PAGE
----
If misuse of your medical device can harm patients or clinicians, human factors engineering (HFE) and usability engineering (UX) are important for products intended for the U.S. market. While most people working on medical devices are aware of the need, there’s less certainty about the method and decision points relevant to their unique device.
For context, it’s worth taking a step back to appreciate the broader landscape of HFE in medical devices. Many discussions start with health industry statistics describing the number of patients injured by complications arising from user interface interaction. But the most damning statistics are usually inferred rather than direct measurements of negative outcomes. It’s hard to isolate usability from dozens of other variables in the clinical setting, including patient variability, clinician judgment, and concurrent therapies and circumstances.
A different way to understand the problem is to focus on the pivotal shifts driving the U.S. Food and Drug Administration (FDA) when they released guidance on the topic in 2016. Applying Human Factors and Usability Engineering to Medical Devices is the FDA’s nonbinding set of recommendations to the medical device industry.
A prominent concept in the guidance is the term use error, which should not be confused with user errors. User errors are the fault of the user and are non-systemic to the medical device. This includes misreading a display, mental error, insufficient training, and lapse of attention.
Use error, a term coined in 1995 in a medical device trade periodical, inverts the blame from user error and asserts that the device is responsible for mistakes made by a user; even if those mistakes are made because of traits that we normally associate with human shortcomings, such as mental error or inattention.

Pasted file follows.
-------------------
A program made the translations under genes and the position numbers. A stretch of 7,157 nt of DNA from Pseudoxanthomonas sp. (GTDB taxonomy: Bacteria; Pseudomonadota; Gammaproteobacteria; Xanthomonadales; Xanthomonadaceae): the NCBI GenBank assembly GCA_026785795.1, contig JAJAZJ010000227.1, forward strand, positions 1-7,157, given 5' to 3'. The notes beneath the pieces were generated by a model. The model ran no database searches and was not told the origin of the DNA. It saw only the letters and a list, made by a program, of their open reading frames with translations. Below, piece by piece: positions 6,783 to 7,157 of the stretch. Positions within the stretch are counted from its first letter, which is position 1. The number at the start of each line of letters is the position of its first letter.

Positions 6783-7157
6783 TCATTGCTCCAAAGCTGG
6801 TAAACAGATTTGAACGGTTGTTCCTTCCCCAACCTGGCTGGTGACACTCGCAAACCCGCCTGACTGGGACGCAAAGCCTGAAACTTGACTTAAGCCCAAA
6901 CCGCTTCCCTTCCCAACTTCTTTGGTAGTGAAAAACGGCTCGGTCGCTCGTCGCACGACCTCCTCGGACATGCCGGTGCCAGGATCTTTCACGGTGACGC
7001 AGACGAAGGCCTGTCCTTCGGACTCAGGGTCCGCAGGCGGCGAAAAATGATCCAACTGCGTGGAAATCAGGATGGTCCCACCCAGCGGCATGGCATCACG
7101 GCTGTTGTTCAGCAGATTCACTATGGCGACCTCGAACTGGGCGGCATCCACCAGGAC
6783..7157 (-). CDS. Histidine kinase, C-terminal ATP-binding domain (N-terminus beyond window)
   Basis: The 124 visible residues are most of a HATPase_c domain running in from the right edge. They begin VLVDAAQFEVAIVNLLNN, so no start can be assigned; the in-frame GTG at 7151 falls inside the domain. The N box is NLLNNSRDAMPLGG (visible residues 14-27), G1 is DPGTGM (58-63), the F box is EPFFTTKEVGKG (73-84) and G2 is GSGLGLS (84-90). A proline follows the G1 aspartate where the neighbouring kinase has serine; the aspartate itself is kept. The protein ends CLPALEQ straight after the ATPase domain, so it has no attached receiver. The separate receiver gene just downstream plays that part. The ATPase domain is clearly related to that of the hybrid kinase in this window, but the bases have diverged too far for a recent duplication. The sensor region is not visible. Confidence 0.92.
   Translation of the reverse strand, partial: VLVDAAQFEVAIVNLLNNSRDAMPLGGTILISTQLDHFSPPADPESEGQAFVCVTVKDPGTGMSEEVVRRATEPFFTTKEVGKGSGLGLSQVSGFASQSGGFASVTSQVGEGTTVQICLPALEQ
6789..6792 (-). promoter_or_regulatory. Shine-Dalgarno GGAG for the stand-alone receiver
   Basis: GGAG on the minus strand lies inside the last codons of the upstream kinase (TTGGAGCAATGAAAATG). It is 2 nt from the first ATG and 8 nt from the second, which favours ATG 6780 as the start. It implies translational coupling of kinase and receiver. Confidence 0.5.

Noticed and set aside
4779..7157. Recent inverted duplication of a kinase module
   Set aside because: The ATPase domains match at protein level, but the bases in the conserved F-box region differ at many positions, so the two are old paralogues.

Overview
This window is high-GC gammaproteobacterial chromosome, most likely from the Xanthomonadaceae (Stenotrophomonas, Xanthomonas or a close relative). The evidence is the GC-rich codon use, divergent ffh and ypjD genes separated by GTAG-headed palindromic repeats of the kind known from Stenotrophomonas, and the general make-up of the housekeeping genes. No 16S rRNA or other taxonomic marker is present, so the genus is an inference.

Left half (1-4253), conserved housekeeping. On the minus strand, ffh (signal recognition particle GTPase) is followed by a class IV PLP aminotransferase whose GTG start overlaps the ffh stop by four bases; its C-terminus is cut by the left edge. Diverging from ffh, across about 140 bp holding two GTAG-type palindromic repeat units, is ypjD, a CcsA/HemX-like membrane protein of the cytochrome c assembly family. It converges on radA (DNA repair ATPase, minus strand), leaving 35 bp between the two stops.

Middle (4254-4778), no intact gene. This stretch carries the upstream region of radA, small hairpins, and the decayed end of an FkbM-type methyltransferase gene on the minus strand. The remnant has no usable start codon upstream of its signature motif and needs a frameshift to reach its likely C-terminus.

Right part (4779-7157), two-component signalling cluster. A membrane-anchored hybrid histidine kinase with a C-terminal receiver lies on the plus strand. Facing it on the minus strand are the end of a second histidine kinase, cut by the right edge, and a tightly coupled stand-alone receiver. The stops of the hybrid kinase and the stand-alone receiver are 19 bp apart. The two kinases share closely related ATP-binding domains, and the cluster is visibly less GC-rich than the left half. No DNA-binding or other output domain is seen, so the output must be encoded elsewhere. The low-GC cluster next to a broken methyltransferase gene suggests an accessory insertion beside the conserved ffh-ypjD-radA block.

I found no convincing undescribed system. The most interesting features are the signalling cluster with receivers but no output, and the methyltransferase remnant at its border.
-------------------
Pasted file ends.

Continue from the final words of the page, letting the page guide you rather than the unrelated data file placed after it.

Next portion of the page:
Users and the complicated real-world environments in which they work, impose a permanent set of requirements on the medical device. Many such requirements are substantially addressable by design modifications – bigger, brighter displays; large input buttons, safety-aware workflows – avoid dependence on device training.
To demonstrate how strict the recognized standards are and how strongly the FDA feels about this, consider the following passages from the 2016 guidance:
“3.9 Use error: User action or lack of action that was different from that expected by the manufacturer and caused a result that (1) was different from the result expected by the user and (2) was not caused solely by device failure and (3) did or could result in harm.”
The first clause, “a result that was different from the result expected by the user” is pretty sweeping; how often do devices do something that we don’t expect? This doesn’t just apply to the device actions but also the lack of device actions. If this wasn’t broad enough, the phrase “...did or could result in harm” obligates the manufacturer to address both observed problems and theoretical ones.